Those of mercenary bent designed and sold T-shirts, mugs, writing stationery and other items enhanced by his countenance and embellished by his signature. He even became a hero on Pokemon cards.

Like Pedro climbing the mountain, he had reached dizzying heights of stratospheric proportion. He WAS the “Great One” above and looking down on all below him.

HIS was the pinnacle of life.

As the Guru
THIS GURU
Looked down and proclaimed.
“I’m on top of the world
Looking down on my creation
And the only explanation I can find
A the people I see
Looking at me, Me, ME,
Think I am special
And one of a kind.”

Of course the admiration of his adoring public eventually reached saturation point.
His theory had achieved a status of becoming standard household and workplace practice.
There was no more tinsel and glitter about his new idea. Then of course it was time for role to move on, embracing other thoughts that were new, untried and untested.

So it was that his adoring ones moved on, creating new heroes, new Gurus, all the while continuing to practice the habit of ‘discipleship’. They of course were dedicated to being followers.

He was quite happy to let them go. He had had his turn! The translation of his ordinariness into extraordinariness had earned him years of substantial acclaim and one huge pile of dollars.

Years later he pondered the “why”. Why can mortals rise, their ordinary becoming extraordinary.

Through his ponderings he realised it takes time, effort, thought and creativity to translate a dream into reality.
He wondered about his experience. And wow, what an experience.

“Guruism” had set him up for life. He faced the prospect of enjoying an early, long and carefree retirement.

“Blessed be ordinary people who take ordinary people and create for themselves a Guru Class.
I am glad, so glad I was able to cater for those who had itchy ears and who longed for excitement. Thanks to my theory I feel better now .

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SERVICE SHOULD BE RECOGNISED

Although written with the Northern Territory in mind, teachers and school support staff everywhere should be recognised and intrinsically appreciated for their contribution to the profession.
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SERVICE SHOULD BE RECOGNISED

The Department of Education and the Northern Territory Government tend to take service somewhat for granted. I believe that it is important for teachers and school support staff to be recognised for their service.

Interestingly, those working for the Northern Territory Police, Fire , Emergency Services, and some sections of the Health Department are recognised and appreciated with service awards. That generally doesn’t happen for educators.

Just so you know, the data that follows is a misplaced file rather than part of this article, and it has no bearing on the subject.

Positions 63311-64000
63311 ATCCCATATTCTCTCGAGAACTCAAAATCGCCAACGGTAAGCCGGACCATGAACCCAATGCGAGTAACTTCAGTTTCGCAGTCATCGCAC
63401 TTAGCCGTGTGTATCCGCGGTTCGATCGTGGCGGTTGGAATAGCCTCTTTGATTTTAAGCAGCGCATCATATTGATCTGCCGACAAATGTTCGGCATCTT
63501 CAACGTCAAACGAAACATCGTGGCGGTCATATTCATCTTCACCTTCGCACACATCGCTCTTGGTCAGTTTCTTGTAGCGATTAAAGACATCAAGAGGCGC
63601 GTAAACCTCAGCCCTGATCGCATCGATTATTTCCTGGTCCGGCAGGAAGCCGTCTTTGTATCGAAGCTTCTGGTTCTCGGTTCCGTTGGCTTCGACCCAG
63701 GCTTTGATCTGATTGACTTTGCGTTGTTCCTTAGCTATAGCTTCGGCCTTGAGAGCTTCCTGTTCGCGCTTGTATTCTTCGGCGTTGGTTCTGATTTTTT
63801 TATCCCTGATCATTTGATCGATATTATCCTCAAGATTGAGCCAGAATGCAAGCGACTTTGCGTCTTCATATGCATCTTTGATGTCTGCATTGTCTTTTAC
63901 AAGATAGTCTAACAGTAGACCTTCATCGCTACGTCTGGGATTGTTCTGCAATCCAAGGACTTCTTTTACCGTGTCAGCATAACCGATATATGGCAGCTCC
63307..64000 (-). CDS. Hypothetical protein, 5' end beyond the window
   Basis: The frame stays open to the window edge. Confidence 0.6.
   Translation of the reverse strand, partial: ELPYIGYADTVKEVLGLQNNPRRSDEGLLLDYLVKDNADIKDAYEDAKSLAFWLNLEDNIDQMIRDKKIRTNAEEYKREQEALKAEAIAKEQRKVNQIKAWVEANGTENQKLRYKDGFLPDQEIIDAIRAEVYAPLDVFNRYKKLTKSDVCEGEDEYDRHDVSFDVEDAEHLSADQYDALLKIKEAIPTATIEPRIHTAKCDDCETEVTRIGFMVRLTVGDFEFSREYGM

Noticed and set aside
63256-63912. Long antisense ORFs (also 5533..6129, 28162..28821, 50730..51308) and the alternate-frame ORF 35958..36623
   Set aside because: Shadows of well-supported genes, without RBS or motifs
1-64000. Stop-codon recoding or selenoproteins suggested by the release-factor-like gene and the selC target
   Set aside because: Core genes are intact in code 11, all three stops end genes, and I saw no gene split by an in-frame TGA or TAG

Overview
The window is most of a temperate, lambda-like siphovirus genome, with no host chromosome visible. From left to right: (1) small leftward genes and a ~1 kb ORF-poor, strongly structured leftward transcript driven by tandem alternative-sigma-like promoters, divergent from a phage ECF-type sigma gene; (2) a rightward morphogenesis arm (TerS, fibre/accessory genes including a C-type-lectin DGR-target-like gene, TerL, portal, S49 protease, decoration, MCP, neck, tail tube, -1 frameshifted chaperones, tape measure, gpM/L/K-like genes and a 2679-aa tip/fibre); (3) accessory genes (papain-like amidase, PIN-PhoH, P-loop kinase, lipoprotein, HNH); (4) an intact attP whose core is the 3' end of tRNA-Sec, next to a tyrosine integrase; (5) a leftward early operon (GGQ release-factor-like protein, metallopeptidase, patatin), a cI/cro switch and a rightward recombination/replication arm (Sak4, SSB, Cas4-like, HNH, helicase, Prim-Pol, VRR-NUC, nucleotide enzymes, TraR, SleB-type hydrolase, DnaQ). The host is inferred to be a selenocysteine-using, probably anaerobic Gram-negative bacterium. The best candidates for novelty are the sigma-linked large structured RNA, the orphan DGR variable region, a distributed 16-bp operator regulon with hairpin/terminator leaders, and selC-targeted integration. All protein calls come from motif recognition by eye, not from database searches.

I have been told that a service recognition system would be too hard to organise because of the number of teachers and support staff working in NT Government Schools. A simple database maintained by the Education Department’s Human Relations Section could be set up to record details about staff service. As particular time anniversaries come up, a simple prompt could alert the system manager to the service anniversary. The level of recognition offered should align with the number of years of completed service.The system would be maintained if staff transferred from one school to another, because of its central administration.

It should be relatively straightforward for schools to be linked with our department through an application that would recognise service. That recognition if in the school’s system, could easily transfer onto the department’s main frame.

There is a popular belief that teachers and those working in schools come and go with unfortunate regularity. Many believe that educators have only short term commitments to their school roles. From the 1970’s through to the 1990’s many came for no more than two or three years before heading back to southern states. However, this has changed and people are now coming for much longer periods. Many are making the Territory their permanent home. People deserve recognition and appreciation for long term professional commitment.

In the past

A number of years ago the Department of Education began developing a program to recognise years of service. The plan was to acknowledge those who had given ten years of service, with further recognition to be forthcoming at five yearly intervals. However, with staff turnover and the succession of people operating at the highest levels within our Department, this determination seems to have lapsed. Changes of government may have played a part in these plans being shelved.

Some consider that this level of appreciation is not very important. That is just not true.

Service recognition needs to be revisited. It is not good enough for teachers and education support personnel to remain unrecognised and unappreciated after years of devotion to their profession. This is a matter that needs urgent attention.

STUDENT MANAGEMENT AND DISCIPLINE

This is a key ingredient and need that is often overlooked. It is an element of need that can be quite frightening for teachers and school administrators.